We all need to consider ourselves stewards of these lands. Most are public lands shared by all. Consider them something that you need to value and take care of.

2018 Columbia River Gorge Calendars and Note Cards

Oregon Landscape Photography Notre Cards

2018 Columbia River Gorge Calendars and Note Cards

2018 Columbia River Gorge 12 Month Calendar - $20.00 <-- CLICK HERE

4-Packs of photo note cards - $10 <--- CLICK HERE

In light of the recent Eagle Creek fire in the Columbia River Gorge I have decided to dedicate my 2018 calendar to all gorge photos. There are certain places that will never look the same as they did before. I still have some left so gt them while you can. These calendars are of a very high quality offset printing. They come saddle stitched so they lay flat. The photos are 8" x 10".

The note cards are 4 1/4" x 5 1/2". They're blank inside so that you can write your own message. They come four to a package, with envelopes. Each card has a different scene.

  • Punchbowl at Eagle Creek
  • A Fisherman at Trillium Lake
  • Mount Hood with rhododendrons
  • Multnomah Falls

Supplies are limited so act now.

Thank you all so very much for your support.  🙂

 

 

Photographing the Columbia River Gorge

Photographing the Columbia River Gorge

Photographing the Columbia River Gorge  - A day Photographing the Columbia River Gorge with my client and now friend Chris Byrne from Chris Byrne Photography. This was a great day for a photography adventure.

This video was taken a couple season's ago prior to the recent Eagle Creek fire that devastated the Columbia River Gorge. Most all of the trails in the gorge are now closed for the foreseeable future. The last that I had heard, as of the writing of this blog post, Multnomah Falls trail will be closed for a year minimum while the area is stabilized and trails cleared.

In this video you will visit Latourell Falls, Shepperds Dell, Ponytail Falls (Upper Horsetail, Elowah Falls, Wahclella Falls and seen from a photographer's perspective.

Please keep an eye on my blog to hear of news of trail openings.  You can also see the work of one of my students, Candee Watson at this link. <--

Grizzly Giant – Carleton Watkins

Grizzly Giant - Carleton Watkins

Grizzly Giant - Carleton Watkins - I want to tell a story while It's on my mind. Something that is becoming more relevant in my life as time goes on. A story of a well intentioned photographer and a giant Sequoia called Grizzly Giant - Carleton Watkins.

I’ve always been a huge fan of the late 19th century photographer Carleton Watkins. His life was filled with hardships but his passion was the natural world and photography. I’ve found inspiration in his work and his life. He was also the first person to photograph the gorge.

Carleton Watkins was born in New York but moved to California in 1851 to find gold. He had never taken a photo before but was asked to tend to a shop for a daguerreotype photographer. He learned photography from his employer and by 1858 he had his own photography business. Most of his photos were commissioned work including one that took him to Mariposa.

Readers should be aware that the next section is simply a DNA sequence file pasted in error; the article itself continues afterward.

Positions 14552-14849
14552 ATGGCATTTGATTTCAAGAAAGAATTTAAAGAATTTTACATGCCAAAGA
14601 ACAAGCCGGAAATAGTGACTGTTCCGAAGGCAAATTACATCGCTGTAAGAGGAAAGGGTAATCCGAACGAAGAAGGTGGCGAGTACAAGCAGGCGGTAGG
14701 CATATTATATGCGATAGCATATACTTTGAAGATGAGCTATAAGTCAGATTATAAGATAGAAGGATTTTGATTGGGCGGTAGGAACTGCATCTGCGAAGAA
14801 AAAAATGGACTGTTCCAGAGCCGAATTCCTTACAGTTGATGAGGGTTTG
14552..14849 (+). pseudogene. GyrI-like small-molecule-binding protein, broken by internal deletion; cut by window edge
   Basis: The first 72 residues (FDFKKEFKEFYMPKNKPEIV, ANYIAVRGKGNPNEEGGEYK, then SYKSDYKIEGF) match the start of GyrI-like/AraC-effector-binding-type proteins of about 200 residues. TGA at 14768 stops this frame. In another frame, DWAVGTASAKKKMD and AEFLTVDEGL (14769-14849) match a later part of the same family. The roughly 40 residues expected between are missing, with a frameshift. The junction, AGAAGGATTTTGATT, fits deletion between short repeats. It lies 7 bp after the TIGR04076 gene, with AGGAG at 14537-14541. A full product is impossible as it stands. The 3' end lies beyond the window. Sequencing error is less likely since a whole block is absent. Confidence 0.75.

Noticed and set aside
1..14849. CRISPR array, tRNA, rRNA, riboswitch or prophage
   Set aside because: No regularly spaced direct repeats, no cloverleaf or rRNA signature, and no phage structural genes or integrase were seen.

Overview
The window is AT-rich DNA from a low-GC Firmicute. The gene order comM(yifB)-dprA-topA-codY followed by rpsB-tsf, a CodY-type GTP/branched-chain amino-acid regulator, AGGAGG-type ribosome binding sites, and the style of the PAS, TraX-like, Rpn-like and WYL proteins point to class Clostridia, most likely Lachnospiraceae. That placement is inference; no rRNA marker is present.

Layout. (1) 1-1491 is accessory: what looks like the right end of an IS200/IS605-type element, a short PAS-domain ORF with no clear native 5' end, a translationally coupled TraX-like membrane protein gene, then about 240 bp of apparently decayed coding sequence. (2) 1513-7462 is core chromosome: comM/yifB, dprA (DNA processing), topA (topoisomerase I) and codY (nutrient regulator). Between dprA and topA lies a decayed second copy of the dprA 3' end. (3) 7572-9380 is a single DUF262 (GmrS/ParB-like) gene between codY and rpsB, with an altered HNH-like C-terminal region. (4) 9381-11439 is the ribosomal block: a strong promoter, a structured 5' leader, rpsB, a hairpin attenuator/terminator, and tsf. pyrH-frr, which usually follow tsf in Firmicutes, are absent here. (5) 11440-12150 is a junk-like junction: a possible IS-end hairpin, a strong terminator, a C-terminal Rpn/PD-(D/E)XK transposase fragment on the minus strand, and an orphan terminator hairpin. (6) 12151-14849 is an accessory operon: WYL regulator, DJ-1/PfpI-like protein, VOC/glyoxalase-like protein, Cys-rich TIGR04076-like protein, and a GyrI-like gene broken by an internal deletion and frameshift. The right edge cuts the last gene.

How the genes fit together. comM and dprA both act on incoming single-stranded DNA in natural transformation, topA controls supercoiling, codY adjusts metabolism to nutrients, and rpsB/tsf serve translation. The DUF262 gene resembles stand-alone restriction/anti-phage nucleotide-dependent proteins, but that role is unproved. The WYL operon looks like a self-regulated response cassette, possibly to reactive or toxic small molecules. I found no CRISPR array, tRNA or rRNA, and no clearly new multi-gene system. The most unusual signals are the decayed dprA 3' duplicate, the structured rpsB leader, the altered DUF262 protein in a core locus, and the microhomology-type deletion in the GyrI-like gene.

In 1861 he made a trip to Yosemite that would change his career. Carleton used a huge view camera that used 18” x 22” glass plates. This allowed him to take much larger and more detailed views. When he returned from Yosemite he had made 30 huge glass plate photos and a hundred stereoview images. The photos were some of the very first photos that anyone had seen back east.

One of his photos was of the Grizzly Giant sequoia tree. His huge 18x22 camera captured the whole tree, which was the first time that it had ever been done. Between making a photo that had never been done before and his fame the photo went 19th century viral.

Watkin’s intentions were to photograph the trees to protect them but what happened was quite the opposite. More exposure led to more tourism and with more tourism came more commercial exploitation of the resources he intended to protect.

Today in the 21st century we’re going through a similar situation with photography. With digital cameras comes with more photographer taking photos of these amazingly beautiful natural places and with more people comes more wear, tear and damage from overuse or bad decisions.

I can’t help but think that I can understand how Carelton Watkins feels, especially in the aftermath of this senseless fire in the precious, fragile and sensitive Columbia River Gorge. I have spent over ten years innocently posting photos from the gorge not realizing how it could help cause such an influx of people both caring and uncaring.

It hurts me inside that my intentions would have some part, even in a small way, in causing harm to a place that I love so much.

s2Member®